No drinks with sucralose or aspartame.No furniture made with formaldehyde.No more chicken nuggets or hot dogs.Only eat organic fruits and vegetables.No household cleaners.No alcohol.No smoking.No microwaved popcorn.No artificial dyes.Stay out of the sun.Stay away from pollution.

The list of carcinogens, or cancer causing materials, is endless, and if I let myself think about everything I would need to avoid to avoid cancer, I probably wouldn’t ever leave my house.

Complications from cancer have killed strangers, acquaintances, friends, friends of friends, parents of friends, grandparents of friends, and family.

My grandma.

My mom.

My aunt.

It’s everywhere, tightening its grip on my lungs each time I exhale.

Since my mom passed away, I’ve had constant irrational fears that death by cancer will be my unfortunate, inevitable demise. I believe that I will end up just like her: in hospice on a morphine drip for my last days of life. I’m sure that the disease is already lying dormant in some unsuspecting corner of my body – ready to strike and steal everything I love away when I least expect it.

It’s not death that has had me looking over my shoulder in fear. I think the older we get, the more we come to understand that death, like birth, is a part of the cycle. We all must endure it at some point. But the pain, surgeries, chemotherapy, and radiation that come with cancer – sometimes lasting for years – have given me the kind of nightmares where I scream myself awake. Nightmares that leave me in sweats with labored breath and a heart pounding through my chest.

And the drugs given to help cancer make me cringe, too. They wreak havoc on your insides, making your organs burn like they are on fire, and cease to function properly. Chemotherapy and radiation can kill your healthy, happy cells along with the sick ones and slowly take you from the life you love.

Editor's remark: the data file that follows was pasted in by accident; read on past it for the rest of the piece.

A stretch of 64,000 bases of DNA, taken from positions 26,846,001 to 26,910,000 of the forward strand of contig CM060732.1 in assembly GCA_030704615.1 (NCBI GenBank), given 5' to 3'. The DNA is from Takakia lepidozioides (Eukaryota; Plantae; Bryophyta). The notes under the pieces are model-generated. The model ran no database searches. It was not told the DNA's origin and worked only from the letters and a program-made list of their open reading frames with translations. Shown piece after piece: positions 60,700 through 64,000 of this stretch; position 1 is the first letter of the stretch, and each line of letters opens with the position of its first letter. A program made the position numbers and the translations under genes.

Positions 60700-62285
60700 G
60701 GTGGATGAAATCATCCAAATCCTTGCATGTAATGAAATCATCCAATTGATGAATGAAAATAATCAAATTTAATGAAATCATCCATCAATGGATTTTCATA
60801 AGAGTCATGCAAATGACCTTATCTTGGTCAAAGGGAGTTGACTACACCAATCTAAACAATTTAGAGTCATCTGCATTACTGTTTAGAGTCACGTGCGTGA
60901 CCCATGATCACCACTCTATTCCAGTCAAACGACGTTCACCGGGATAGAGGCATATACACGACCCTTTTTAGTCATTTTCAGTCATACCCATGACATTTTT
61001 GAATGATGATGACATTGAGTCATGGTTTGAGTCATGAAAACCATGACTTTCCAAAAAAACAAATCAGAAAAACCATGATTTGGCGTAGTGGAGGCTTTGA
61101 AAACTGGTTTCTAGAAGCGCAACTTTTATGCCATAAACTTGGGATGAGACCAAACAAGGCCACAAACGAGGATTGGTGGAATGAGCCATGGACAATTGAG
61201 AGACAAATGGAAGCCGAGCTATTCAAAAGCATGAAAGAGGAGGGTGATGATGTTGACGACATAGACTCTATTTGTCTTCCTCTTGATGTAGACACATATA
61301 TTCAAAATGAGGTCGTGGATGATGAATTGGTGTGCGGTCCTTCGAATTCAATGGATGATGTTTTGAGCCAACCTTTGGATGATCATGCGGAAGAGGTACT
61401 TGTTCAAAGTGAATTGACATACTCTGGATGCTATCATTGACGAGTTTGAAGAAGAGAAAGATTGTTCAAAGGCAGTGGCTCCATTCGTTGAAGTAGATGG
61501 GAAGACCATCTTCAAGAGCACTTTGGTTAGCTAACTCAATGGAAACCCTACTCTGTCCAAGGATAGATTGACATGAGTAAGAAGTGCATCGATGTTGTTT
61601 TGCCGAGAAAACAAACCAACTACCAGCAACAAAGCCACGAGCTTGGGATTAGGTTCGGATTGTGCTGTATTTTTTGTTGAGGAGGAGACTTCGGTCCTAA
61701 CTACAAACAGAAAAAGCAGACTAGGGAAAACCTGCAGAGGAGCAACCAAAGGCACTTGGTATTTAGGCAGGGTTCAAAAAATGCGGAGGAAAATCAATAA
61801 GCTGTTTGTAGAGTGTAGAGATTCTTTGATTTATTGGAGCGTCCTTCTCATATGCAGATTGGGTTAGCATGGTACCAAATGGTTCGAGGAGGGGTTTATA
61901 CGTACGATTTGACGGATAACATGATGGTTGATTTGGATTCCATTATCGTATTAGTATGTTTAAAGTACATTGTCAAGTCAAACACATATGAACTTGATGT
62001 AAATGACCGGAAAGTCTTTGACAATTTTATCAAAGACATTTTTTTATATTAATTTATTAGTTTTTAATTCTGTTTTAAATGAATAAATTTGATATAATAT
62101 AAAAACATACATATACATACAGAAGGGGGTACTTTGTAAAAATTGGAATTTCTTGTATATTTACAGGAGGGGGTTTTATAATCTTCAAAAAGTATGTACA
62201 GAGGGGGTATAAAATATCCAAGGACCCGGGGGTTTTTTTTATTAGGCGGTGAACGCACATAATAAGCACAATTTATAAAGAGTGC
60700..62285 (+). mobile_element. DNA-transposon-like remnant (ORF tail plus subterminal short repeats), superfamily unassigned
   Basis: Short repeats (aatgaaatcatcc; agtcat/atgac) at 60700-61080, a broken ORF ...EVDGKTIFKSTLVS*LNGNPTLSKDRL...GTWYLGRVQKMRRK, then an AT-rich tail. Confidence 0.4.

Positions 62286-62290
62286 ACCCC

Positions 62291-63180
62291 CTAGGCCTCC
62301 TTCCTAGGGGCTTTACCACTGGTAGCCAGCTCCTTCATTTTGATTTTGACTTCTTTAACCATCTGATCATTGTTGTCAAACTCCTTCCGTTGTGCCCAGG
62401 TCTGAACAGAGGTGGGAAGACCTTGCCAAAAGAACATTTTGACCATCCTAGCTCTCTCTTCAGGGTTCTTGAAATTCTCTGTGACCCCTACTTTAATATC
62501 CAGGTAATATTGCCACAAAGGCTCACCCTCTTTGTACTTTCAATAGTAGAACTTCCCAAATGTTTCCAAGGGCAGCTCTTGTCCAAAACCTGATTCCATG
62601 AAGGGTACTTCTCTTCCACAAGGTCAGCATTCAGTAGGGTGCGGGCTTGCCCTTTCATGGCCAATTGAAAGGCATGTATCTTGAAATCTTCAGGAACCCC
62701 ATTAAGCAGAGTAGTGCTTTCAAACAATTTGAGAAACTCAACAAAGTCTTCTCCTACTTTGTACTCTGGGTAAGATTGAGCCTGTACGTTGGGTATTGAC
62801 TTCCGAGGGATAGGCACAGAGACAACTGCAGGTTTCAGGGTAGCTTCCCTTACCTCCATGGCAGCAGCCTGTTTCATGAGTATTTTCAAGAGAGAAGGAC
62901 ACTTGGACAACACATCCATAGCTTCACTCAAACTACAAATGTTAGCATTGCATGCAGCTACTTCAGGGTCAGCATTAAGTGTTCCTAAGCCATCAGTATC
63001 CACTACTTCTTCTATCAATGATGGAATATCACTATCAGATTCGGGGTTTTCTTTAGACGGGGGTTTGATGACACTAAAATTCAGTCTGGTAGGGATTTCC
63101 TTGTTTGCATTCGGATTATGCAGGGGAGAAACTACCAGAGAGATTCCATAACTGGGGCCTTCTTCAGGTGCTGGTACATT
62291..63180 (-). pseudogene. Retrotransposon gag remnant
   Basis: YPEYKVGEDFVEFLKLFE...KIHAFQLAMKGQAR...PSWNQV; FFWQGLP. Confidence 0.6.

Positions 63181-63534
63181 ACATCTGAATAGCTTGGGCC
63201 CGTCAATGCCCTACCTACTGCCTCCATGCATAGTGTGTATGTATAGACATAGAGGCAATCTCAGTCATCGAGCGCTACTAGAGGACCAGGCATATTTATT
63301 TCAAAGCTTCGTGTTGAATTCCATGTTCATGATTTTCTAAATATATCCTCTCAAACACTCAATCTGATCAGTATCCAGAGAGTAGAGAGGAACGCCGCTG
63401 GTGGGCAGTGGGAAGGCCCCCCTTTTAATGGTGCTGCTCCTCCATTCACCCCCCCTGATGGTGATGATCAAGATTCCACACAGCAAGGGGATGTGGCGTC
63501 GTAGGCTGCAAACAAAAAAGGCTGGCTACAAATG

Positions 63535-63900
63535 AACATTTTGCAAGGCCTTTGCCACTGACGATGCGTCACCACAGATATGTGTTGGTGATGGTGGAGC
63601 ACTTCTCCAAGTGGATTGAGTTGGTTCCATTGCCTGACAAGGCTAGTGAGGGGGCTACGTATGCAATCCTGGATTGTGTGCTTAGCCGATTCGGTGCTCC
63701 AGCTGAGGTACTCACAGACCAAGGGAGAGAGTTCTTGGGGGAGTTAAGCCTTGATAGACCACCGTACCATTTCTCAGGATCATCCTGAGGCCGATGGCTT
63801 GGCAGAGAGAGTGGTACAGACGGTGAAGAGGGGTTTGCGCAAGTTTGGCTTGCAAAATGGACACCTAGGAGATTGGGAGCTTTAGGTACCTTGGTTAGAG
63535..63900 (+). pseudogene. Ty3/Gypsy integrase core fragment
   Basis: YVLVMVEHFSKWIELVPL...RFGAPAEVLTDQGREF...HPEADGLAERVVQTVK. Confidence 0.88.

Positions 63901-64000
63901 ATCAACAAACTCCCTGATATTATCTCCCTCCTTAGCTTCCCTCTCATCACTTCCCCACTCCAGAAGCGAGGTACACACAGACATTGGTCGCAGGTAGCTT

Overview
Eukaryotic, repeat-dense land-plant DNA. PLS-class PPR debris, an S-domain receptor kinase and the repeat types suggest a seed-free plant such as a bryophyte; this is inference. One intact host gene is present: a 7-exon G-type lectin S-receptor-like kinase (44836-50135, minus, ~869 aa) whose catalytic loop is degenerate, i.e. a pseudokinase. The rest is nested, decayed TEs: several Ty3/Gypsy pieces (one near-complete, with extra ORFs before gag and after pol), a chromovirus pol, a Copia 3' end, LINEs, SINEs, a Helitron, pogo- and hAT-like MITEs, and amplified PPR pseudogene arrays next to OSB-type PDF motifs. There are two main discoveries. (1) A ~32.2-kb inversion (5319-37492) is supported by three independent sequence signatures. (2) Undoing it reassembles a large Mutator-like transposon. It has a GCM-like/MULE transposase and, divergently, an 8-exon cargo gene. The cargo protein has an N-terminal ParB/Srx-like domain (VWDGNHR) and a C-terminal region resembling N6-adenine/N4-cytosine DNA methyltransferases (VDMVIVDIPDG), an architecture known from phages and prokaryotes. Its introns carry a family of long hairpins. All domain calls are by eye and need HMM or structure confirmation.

What happens if It catches up to me? Am I next? Am I strong enough to endure whatever torturous medicines I’m prescribed? Who would protect and provide for my girls and my husband if I were to get sick? Am I destined to die from the disease that keeps stealing the women in my family?

I now realize that these are questions I can’t answer.

The older I get, the more lives I’ve had to watch slip between the cracks of my fragile fingers from this disease. But I’ve decided not to coil away from that monster anymore. Instead, I’m going to look it in the eye, with my fists clenched so hard my fingernails bury themselves deep into the fatty part of my palms, and I’ll acknowledge the possibility of cancer, just like the possibility of no cancer. I’ll let the fear slide off my back instead of continuing to encircle me.

I can’t let cancer control my thoughts anymore.

It’s time to breathe.

Photo courtesy of Pexels

Mustard Seed

I found mustard seed today, and remembered to let faith soar.

If it can be found there in seeds, then it can be found in war.

 

Photo courtesy of Pixabay

Salutations

Out your mouth, exhale

Cancer, violence, and death. Into chaturanga, progress.

Let your chest rise in cobra. Inhale.

 

Let breath out like a steady dragon. Inhale.

Downward dog. Fingers and toes pressed firmly to earth. Exhale.

Take in the dawn of tomorrow like the warmth of coffee. Progress.

 

Pro-gress.

Empty your lungs. Right foot forward in crescent. Inhale.

Left foot forward and bend at the hips. Exhale.

 

Breathe. Lengthen spine and reach for the skies above. Exhale.

Stand on the edge of the new year, arms outstretched for hope, love, and progress.

Palms together in prayer. Through your nose, inhale.

 

Photo courtesy of Kyson Dana/UPnsplash